Yashasvi Jaiswal’s unbeaten debut Test hundred and a record opening partnership with captain Rohit Sharma provided an imposing foundation to India’s dominant 312 for two in reply to the West Indies first innings total of 150 at the close of the second day of the first Test in Dominica on Thursday.

Jaiswal’s 143 not out and Sharma’s 103, his 10th Test century, drained the enthusiasm of a Caribbean side hampered by the absence through illness of one of their main spinners, Rahkeem Cornwall, for much of a sun-drenched day.

Their opening stand of 229 is the highest ever for India in Test cricket outside of the sub-continent.

It came to an end 15 minutes before the tea interval when Sharma, having just stroked a boundary to get to three figures, gloved a delivery from West Indies debutant Alick Athanaze for alert wicketkeeper Joshua da Silva to dart forward and complete the catch.

Local hero Athanaze, who was called upon to do more work than expected with his off-spinners in Cornwall’s absence, then showed sharp reflexes at gully to remove new batsman Shubman Gill off left-arm spinner Jomel Warrican.

Jaiswal and former captain Virat Kohli (36 not out) then played watchfully through the final session and survived a few anxious moments in an unbroken third-wicket stand of 72 which sets the visitors up perfectly on day three to further extend a lead which already stands at an imposing 162 runs.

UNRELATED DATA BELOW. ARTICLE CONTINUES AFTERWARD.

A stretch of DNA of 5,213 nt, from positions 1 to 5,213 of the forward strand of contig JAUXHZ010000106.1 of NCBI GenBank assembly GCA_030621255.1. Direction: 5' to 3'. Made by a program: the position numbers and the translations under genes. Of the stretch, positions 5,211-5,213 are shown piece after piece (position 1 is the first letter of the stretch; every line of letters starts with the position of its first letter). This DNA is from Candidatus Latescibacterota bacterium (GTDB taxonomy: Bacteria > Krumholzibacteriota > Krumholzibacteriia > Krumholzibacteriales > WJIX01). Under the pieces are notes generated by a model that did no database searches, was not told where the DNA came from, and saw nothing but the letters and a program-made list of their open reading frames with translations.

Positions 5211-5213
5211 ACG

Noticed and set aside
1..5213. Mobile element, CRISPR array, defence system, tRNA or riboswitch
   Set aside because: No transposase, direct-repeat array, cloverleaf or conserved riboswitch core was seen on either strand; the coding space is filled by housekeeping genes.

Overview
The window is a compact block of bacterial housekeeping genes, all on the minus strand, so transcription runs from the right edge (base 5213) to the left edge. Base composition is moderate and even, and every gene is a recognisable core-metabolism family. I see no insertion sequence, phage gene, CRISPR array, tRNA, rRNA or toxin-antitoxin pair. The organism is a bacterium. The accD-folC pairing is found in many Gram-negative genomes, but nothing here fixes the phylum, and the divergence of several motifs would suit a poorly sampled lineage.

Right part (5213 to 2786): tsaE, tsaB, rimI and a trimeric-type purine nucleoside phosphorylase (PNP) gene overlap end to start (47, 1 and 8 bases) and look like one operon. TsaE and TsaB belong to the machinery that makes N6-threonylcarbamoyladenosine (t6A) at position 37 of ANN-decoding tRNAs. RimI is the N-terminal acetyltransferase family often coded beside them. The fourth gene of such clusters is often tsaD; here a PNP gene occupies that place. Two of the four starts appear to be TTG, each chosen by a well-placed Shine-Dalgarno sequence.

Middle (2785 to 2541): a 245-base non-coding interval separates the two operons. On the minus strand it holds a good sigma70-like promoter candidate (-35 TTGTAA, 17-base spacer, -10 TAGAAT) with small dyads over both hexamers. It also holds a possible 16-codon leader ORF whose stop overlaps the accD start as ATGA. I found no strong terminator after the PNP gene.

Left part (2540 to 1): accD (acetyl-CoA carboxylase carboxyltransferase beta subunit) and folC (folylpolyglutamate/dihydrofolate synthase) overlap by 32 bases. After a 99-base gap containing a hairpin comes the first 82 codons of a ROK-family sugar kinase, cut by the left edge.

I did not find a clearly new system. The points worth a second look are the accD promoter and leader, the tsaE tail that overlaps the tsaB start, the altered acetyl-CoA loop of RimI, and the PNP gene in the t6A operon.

With rain forecast over the scheduled final two days of the match, it is likely that India will be hoping to get at the West Indies batsmen in the second innings by the third afternoon as they pursue a comprehensive victory to get the new cycle of the World Test Championship underway with maximum points.


Jaiswal’s innings, the highest by an Indian debutant outside of his home country and the third highest for Indian debutants overall behind Shikar Dhawan (187) and Sharma himself (177), underscored not just his immense talent but also the 21-year-old’s powers of concentration and ability to adapt his game to meet the requirements of Test cricket.

“This was a really emotional experience for me,” said a tired but obviously overjoyed Jaiswal at the end of the day.

“The pitch was pretty difficult. (It spins) too much here and the outfield is really slow. It was just important for me to keep talking to Rohit and Virat and keep rotating the strike. I kept telling myself to just stay out there and kept pushing myself to perform for my country.”

In more than seven hours at the crease, the left-hander has so far faced 350 deliveries, stroking 14 fours.

Sharma’s 103 was a touch more aggressive, his innings occupying 221 balls in which he struck ten fours and two sixes before the lapse in concentration on reaching the century mark proved his undoing.

Thwarted by the discipline of the Indian top order, the West Indies hoped for a breakthrough with the second new ball late in the day and senior seamer Kemar Roach was desperately unlucky not to get a leg-before verdict against Jaiswal.

That agony was magnified when, with the home side having exhausted their available referrals, the television replays showed he would have been given out if they had the opportunity to review.